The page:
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What is coarctation of aorta?


Coarctation of aorta means narrowing of the main body artery. Aorta is the main body artery that arises from the left pumping chamber the left ventricle. Any narrowing of this artery increases the burden of work on the heart. This can affect its function from causing weakening of heart muscle and heart failure or increased thickening and stiffening of heart muscle affecting its filling with blood. The most common site of coarctation is just beyond the aortic arch that gives branches to supply the head, neck and upper arms. Interruption of aorta is the most severe form and a different entity where there is a complete break in continuity of the aorta. This needs urgent attention. It accounts for approximately 6% of all congenital heart diseases.



What causes coarctation ?

The cause is not known in most cases. It can be associated with other heart conditions such as hole in the heart or more complex conditions. It is common with certain genetic conditions such as Turner syndrome. 



What are the symptoms?

Most infants and children with less severe forms are diagnosed with a heart murmur or weak pulses in legs, picked up during routine baby checks or assessment of non cardiac problems. Generally, they may have mild or no symptoms. Mild coarctation may go undetected in childhood and may be picked up in teenagers or young adults with heart murmur, headaches (related to high blood pressure), or leg pains on exercise, when it progresses in severity. In teenagers or young adults with high blood pressure (hypertension), it is important to rule out coarctation of aorta as a treatable cause.


Babies with severe coarctation could be completely well for a few hours or even days and then rapidly get worse when the patent ductus arteriosus closes, resulting in poor feeding, grey colour and mottling and increasing breathlessness. This needs to be treated urgently with a special medication called prostaglandin that keeps the patent ductus arteriosus open and will support the circulation. After stabilisation, babies need to be transferred to a specialist cardiac centre where definitive treatment by surgery can be offered. With introduction of fetal echocardiography, it can be detected in babies before birth which helps in planning their treatment soon after birth before any worsening.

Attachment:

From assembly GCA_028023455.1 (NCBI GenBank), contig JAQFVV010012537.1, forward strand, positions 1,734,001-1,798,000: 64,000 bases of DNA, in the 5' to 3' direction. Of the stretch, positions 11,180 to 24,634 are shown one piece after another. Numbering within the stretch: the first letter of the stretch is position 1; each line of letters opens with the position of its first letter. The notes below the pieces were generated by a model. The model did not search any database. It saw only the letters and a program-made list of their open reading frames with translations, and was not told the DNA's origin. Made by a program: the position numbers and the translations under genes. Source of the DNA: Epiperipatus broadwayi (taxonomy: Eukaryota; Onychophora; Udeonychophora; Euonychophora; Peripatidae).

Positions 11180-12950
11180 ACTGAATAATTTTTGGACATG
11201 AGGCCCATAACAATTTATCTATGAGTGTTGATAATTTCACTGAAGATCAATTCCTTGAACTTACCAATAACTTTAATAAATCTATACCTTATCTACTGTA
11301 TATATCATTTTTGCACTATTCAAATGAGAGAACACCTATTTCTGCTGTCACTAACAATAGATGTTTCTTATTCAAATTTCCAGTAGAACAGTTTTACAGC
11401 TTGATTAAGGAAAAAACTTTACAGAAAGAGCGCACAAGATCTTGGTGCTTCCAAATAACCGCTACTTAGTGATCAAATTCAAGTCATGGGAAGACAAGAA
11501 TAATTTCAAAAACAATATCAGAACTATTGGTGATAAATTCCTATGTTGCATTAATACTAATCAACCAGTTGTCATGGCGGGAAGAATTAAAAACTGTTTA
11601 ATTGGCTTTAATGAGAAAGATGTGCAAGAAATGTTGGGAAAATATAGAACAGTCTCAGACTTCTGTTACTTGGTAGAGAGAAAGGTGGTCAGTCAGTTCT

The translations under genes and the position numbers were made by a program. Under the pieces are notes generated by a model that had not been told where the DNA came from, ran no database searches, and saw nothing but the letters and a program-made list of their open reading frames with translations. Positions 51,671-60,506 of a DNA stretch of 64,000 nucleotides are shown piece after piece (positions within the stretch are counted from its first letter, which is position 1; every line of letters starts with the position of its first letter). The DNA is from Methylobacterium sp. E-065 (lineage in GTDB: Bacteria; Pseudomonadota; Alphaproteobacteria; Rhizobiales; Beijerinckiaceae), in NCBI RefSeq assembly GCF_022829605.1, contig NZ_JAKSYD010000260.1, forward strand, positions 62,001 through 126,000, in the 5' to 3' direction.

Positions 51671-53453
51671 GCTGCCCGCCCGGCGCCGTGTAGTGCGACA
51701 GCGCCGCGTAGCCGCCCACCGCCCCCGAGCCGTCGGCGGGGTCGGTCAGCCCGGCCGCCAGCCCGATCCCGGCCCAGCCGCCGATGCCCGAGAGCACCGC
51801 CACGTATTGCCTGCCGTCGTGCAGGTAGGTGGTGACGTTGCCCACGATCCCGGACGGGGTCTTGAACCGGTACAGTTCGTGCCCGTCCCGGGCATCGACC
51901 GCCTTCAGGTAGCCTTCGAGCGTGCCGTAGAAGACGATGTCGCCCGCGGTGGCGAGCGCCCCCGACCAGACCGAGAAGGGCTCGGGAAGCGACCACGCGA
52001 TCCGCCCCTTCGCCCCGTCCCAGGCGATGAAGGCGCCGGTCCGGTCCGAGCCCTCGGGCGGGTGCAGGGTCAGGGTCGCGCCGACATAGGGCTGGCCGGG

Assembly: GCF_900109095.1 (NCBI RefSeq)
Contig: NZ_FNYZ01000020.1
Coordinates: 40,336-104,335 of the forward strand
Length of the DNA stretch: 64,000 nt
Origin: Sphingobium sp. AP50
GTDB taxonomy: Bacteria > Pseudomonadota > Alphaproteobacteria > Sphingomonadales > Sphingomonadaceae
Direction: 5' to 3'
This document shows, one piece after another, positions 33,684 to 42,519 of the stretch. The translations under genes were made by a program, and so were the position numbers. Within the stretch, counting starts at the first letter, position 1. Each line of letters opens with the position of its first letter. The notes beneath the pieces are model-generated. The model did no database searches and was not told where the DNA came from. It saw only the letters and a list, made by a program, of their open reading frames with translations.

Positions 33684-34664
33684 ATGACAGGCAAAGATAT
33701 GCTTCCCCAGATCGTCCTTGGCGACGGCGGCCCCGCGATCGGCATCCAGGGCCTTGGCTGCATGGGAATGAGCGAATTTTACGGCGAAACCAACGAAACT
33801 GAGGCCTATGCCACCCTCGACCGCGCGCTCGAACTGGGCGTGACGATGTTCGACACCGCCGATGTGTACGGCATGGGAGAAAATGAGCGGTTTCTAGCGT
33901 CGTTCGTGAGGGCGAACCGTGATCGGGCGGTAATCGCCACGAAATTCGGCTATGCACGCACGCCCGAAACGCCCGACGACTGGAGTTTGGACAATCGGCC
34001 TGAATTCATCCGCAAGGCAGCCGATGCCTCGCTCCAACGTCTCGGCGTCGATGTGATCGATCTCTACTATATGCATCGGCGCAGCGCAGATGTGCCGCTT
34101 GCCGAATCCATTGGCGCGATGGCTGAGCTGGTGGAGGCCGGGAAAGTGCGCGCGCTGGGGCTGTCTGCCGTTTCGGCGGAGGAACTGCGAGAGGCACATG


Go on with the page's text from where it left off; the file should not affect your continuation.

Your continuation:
How is it diagnosed?

In babies or infants, echocardiography is a comprehensive investigation that allows for all the information needed before surgery. It also detects associated defects that may need treatment or need different surgical plan. In older children and teenagers, echocardiography does provide a diagnosis but sometimes Dr Khambadkone will need to arrange additional imaging such as Computerized tomography (CT) or Magnetic Resonance Imaging (MRI). Cardiac catheterization and angiography is only used when a key hole strategy is planned for treatment. Dr Khambadkone can discuss all options with you.


How is coarctation of aorta treated?

In babies, prostaglandin is an emergency medication that helps stabilize their circulation allowing transfer to a specialist cardiac centre. Definitive treatment is with surgery and Dr Khambadkone works closely with renowned cardiac surgeons who will perform the surgery. When babies or infants are very sick or if the risk of surgery is high, balloon angioplasty by cardiac catheterisation is used to improve the circulation and the condition of the baby, and to offer surgery at a later stage if there is recurrence of persistence of narrowing. Dr Khambadkone has the expertise and experience to perform this.


In older children and adults, the first line of treatment has become stent angioplasty. A metal slotted tube called a stent, often with a covering on it (covered stent) is put in the narrow area by using a balloon on a slender tube called a catheter. It is delivered to the narrow area through one of the arteries in the leg. The stent can be enlarged to a diameter matching the size of aorta in the patient and can be increased by stretching it with larger balloons as children grow to adult size.

Cardiac catheterization and balloon angioplasty works most effectively for most re- coarctations. Rarely, re-operation may be necessary..


What is the prognosis?

Despite treatment, patients are at a higher risk of high blood pressure (hypertension) in later life. Lifelong regular monitoring is hence mandatory for all patients with coarctation after treatment. In some instances, blood pressure lowering medications may be necessary. Once treated, with regular monitoring for high blood pressure, the prognosis is generally good. Children can be active and lead normal lives. Young adults and adults may need some lifestyle changes, such as avoidance of smoking, weight training and maintaining good cardiovascular fitness.

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